Covenant Protestant Reformed Church
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Book Review: Sermons on Galatians


John Calvin, Sermons on Galatians
Old Paths Publications, New Jersey, USA, 1995
Hardback, xxx + 923pp.
ISBN 0-9632557-8-9

John Calvin, the French Reformer, preached these 43 sermons in Geneva between November 1557 and May 1558. Paul’s epistle to the Galatians is polemical, dealing with the heresy of justification by faith and works, which the Judaizers had introduced into the churches that Paul had planted. Calvin rightly applies the teachings of the book of Galatians to his own situation: the papists are Judaizers. The arguments Calvin uses have lost none of their relevance. In our day, the doctrine of justification by faith alone is being attacked, denied and compromised, even by "Protestant" theologians.

Calvin’s preaching was clear, simple, direct and above all biblical. It was directed to young and old, rich and poor, simple and educated alike. His practice was simply to expound verse-by-verse and chapter-by-chapter what the Word says—a radical approach and a complete break with the practice of Rome where the people were amused with "images and puppets" but not taught! In many "Protestant" churches, this salutary practice of expository preaching has been abandoned. Thus many professing Christians are ignorant, untaught and a prey to every false teacher. Calvin took the preaching of the Word so seriously that he says to his congregation, "it were much better that we were drowned a hundred times, than that ever we should go up into the pulpit if we should not utter God’s word faithfully" (sermon 27). Calvin exalts the glory of God in Christ Jesus. He uses the Word to humble the pride of man. There is no flattery in Calvin: "it is certain that a man does always seek his own death, when he would have men to soothe him" (sermon 4). Calvin uses lively language, which makes for interesting reading. Examples of this are his vivid descriptions of the self-righteous who "swell like Toads with the poison of pride" (sermon 37); his designation of people who teach Perfectionism as "harebrains" (sermon 2) and "Mastiff dogs" (sermon 35). He calls the gospel of grace and works "a bastard gospel" (sermon 10) and "a half-assed gospel" (sermon 8). These epithets are not gratuitous rudeness, as the politically correct suggest; Calvin is serious. Calvin loved the truth of Christ; he loved the church; and he used such language to warn and exhort, just as Paul himself did (see, for example, his use of the word "dog" in Philippians 3:1). It is for the lack of such warnings from the pulpit today that many walk blindly into sin and are ensnared by false doctrine, "a deadly poison" (sermon 4).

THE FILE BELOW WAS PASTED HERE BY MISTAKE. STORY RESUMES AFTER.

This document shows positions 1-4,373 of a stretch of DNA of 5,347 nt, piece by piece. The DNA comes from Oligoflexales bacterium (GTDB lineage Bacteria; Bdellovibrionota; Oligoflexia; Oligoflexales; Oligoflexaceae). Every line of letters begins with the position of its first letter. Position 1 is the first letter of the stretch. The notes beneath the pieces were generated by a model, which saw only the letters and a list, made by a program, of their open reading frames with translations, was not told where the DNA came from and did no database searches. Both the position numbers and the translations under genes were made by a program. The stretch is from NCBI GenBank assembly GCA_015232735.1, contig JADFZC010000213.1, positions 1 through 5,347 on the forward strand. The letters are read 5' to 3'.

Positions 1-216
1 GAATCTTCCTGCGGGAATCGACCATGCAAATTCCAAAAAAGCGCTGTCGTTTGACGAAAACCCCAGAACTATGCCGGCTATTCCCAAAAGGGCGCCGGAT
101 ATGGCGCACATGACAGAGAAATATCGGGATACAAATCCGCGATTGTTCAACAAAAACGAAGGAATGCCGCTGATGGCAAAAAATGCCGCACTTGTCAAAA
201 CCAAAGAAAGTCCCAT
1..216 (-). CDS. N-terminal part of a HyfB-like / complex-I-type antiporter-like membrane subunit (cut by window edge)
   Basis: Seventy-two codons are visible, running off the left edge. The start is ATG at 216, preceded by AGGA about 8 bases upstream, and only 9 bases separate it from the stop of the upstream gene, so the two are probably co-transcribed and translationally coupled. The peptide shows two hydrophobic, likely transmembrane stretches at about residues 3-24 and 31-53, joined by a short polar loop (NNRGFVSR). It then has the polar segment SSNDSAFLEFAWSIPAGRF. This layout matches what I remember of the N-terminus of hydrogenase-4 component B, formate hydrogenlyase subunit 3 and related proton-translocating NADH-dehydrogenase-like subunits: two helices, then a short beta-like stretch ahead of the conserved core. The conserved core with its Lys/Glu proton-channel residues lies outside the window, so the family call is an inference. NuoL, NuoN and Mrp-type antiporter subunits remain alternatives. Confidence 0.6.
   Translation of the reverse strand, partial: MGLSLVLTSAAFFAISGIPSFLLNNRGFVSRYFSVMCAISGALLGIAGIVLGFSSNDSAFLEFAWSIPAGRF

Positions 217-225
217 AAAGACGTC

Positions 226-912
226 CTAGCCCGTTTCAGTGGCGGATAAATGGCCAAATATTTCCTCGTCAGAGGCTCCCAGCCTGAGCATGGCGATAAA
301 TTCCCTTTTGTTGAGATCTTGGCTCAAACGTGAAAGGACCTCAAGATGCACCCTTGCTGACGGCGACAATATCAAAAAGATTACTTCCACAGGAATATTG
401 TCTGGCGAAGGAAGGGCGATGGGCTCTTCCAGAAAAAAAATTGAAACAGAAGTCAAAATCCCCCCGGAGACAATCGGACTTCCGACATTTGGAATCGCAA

The main themes of these sermons are the depravity of man (words such as "filthiness and dung," "uncleanness," "loathsome," "cursedness," "wretched worms of the earth" abound to describe man’s works); the greatness of Christ’s righteousness and the efficacy of His atonement ("If heaven and earth were turned upside down, it were not so great a confusion, as to imagine that the Son of God has suffered in vain" [sermon 13]) and the errors of Romanism. In this regard, it may be surprising to some that Calvin’s main controversy with Rome was not purgatory, or the Mass, or the authority of the Pope, but freewill. He calls the advocates of freewill "besotted, yea even with too gross ignorance" because they believed that God’s grace "flies in the air like a Tennis ball and it is in [their] power and freewill to reach out [their] hand to catch it and apply it to [their] use" (sermon 9). In sermon 29 Calvin asks, "Whereabouts is our greatest strife nowadays but for freewill, for merits, for satisfactions, and for such other things?" He also addresses a host of other issues, including the role of the law, Christian charity, the meaning of the sacraments, church discipline and worship.

This book is divided into manageable chapters (remember, the people of Geneva listened to these chapters preached "live"), and there is a comprehensive index. The lay-out is attractive and the print large. The book may appear long at 923 pages but I do not believe this is a disadvantage. If you are still put off by the length, you might be interested to learn that Old Paths have also published other, shorter books of Calvin’s sermons, namely, on Psalm 119, Election and Reprobation (Jacob and Esau), Melchizedek and Abraham and The Deity of Christ. Some of these are available from the CPRC bookstore (£16.50 inc. P&P). I look forward to reading these too.

Martyn McGeown